Catherine Deveney: Tom Jones's The Voice tribute shows power of empathy – The Press & Journal

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“Anyone else just been broken by Tom Jones?” someone tweeted after Jones’s impassioned, and apparently impromptu, masterclass on television’s, The Voice last weekend.
Everyone who witnessed it, I imagine. At 81, the voice is incredible but it was the raw emotion – passion, soul, spirit, call it what you will – that poured from him as he sang a song dedicated to his late wife that was so spellbinding.
“Come walk with me and hold to my hand/Touch me, let me know I ain’t here by myself.”
Jones said he tries to choose songs that mean something to him and this clearly did. It was about being strong for someone you love, supporting them when they needed you most.

The empathy from the other judges – most of whom were close to tears – was about connecting to the grief of an elderly man who had always been able to fix things, but this time couldn’t.
The power of Jones’s performance was in the personal.
But the power of the song was in something more communal.
I had no idea how much the song would mean to me in the week that has followed. Jones’s fellow judge, singer Anne Marie, clearly felt the impact too.
Despite her youth, she empathised with a situation that was not yet entirely within her emotional experience.

In that moment, the song felt not so much like a personal tribute as an anthem for what society could be – if only we allowed ourselves to be driven by that kind of instinctive empathy rather than calculated self-interest.
I was worried about one of my loved ones when I heard Jones sing. The lyrics returned the next day when I called NHS 24.
Despite waiting 45 minutes to get through, I was blown away by the professionalism of the call handler; not just her immediate grasp of symptoms but also the unexpected tenderness of her responses.
Right now, the NHS is imbued with a brutal kind of despair.
I was very worried, I told her. With good reason, she replied. She didn’t scare me, but validated my concern. She wished the patient well. An ambulance arrived minutes later.
And here is where the depressing story of the crumbling NHS begins.
The wait in the queue of ambulances outside the hospital; the hours in corridors where elderly patients begged to go to the toilet but were ignored; the overnight stay in A&E because there were no beds.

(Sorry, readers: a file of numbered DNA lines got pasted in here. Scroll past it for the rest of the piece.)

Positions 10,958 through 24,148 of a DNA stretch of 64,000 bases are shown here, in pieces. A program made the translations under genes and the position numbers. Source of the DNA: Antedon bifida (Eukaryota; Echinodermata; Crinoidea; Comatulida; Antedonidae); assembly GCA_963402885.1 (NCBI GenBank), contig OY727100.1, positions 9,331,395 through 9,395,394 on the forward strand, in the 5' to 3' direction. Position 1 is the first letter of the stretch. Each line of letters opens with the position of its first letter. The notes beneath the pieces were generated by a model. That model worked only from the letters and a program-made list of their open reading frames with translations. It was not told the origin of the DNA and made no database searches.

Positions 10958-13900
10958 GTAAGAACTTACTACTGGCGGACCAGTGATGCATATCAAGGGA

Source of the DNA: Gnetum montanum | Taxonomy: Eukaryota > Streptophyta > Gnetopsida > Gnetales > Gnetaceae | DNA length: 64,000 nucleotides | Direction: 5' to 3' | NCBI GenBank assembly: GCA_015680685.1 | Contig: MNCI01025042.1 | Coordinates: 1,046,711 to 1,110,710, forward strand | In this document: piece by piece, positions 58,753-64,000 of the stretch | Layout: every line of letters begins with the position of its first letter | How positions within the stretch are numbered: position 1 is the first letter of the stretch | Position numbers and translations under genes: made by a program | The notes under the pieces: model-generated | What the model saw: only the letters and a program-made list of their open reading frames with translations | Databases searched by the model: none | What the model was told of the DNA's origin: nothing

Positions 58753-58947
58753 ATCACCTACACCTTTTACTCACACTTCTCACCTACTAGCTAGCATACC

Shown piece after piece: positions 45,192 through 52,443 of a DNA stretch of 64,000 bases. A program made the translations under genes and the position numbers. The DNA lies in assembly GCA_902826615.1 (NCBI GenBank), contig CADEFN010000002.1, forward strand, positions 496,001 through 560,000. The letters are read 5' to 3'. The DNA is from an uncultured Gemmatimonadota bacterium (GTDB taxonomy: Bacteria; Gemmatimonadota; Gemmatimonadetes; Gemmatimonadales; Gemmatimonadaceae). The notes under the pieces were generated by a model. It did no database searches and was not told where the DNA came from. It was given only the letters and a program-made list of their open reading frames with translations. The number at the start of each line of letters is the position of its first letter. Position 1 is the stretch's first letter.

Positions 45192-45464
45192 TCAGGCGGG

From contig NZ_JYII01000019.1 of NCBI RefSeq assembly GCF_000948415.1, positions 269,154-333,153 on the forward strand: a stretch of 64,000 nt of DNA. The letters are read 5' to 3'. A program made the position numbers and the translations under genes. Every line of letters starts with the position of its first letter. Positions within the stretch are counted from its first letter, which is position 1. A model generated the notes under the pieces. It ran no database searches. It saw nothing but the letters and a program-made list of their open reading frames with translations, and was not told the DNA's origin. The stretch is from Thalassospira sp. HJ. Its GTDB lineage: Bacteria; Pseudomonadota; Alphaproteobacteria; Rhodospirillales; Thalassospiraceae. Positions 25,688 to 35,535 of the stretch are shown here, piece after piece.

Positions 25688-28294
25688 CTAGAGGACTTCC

The endless hours waiting, waiting, waiting, and then starting from scratch again. We surely all feel this hopelessness. Right now, the NHS is imbued with a brutal kind of despair.
There were kind, compassionate staff, and there were rude, dismissive ones who hadn’t read the notes properly, who ignored the patient’s pain and said, “What’s with the ambulance?” like it was some histrionic personal indulgence rather than a clinical decision.
In the days that followed, it was striking what separated good staff from bad. The difference was the ability to feel – as Anne Marie did – something beyond personal experience.
The difference was not how much staff knew, but how much they cared.
Sometimes, we love imperfectly. But we are capable of love which makes the way society is organised baffling.
One doctor, when asked politely to lower the hard, uncomfortable examining table because the patient couldn’t do it herself, looked affronted, like she’d been asked to polish her shoes. She lowered it, but walked out without a word.
The lyrics rang around my head. “I will shadow the heat of your day/And I’ll drink from the sweat of your brow/I will walk to the tune of your song/But I won’t crumble with you if you fall.”
And I wished it were that way.
Years ago, when his wife was still alive, I interviewed Tom Jones, who said with a mischievous smile that it was Linda’s legs that first attracted him.
And his legendary infidelity?
Jones always refused to acknowledge his son from an affair. It was clear that day that sex was not to be confused with love. Acknowledge a son; lose a wife.
So, why did Linda love him? The question stumped him. “I don’t know what the hell it was to be honest with you,” he said.
Randomly put on #TheVoice and now I’m almost in tears at Tom Jones. What a voice he still has and 💔 about the story about his wife.
— Bionic Laura (@bioniclaura) September 3, 2022

Sometimes, we love imperfectly. But we are capable of love which makes the way society is organised baffling.
We can watch an old man sing, and cry for his pain. But we can live easily with armies of anonymous old people let down by our health system and our twisted political priorities; or watch hundreds of thousands of families thrown into hunger and fuel poverty while fat cats get fatter.
When Tom Jones sang, I grieved for him but also for all of us, because the sheer beauty of those lyrics reminded me how different the world could be if we applied them, not just to those we love personally but in our general attitudes.
“I’ll wake in the morning if you call/And I’ll stand beside you as long as I can/I will hold back the evening of your sun/ But I won’t crumble with you if you fall.”
Catherine Deveney is an award-winning investigative journalist, novelist and television presenter
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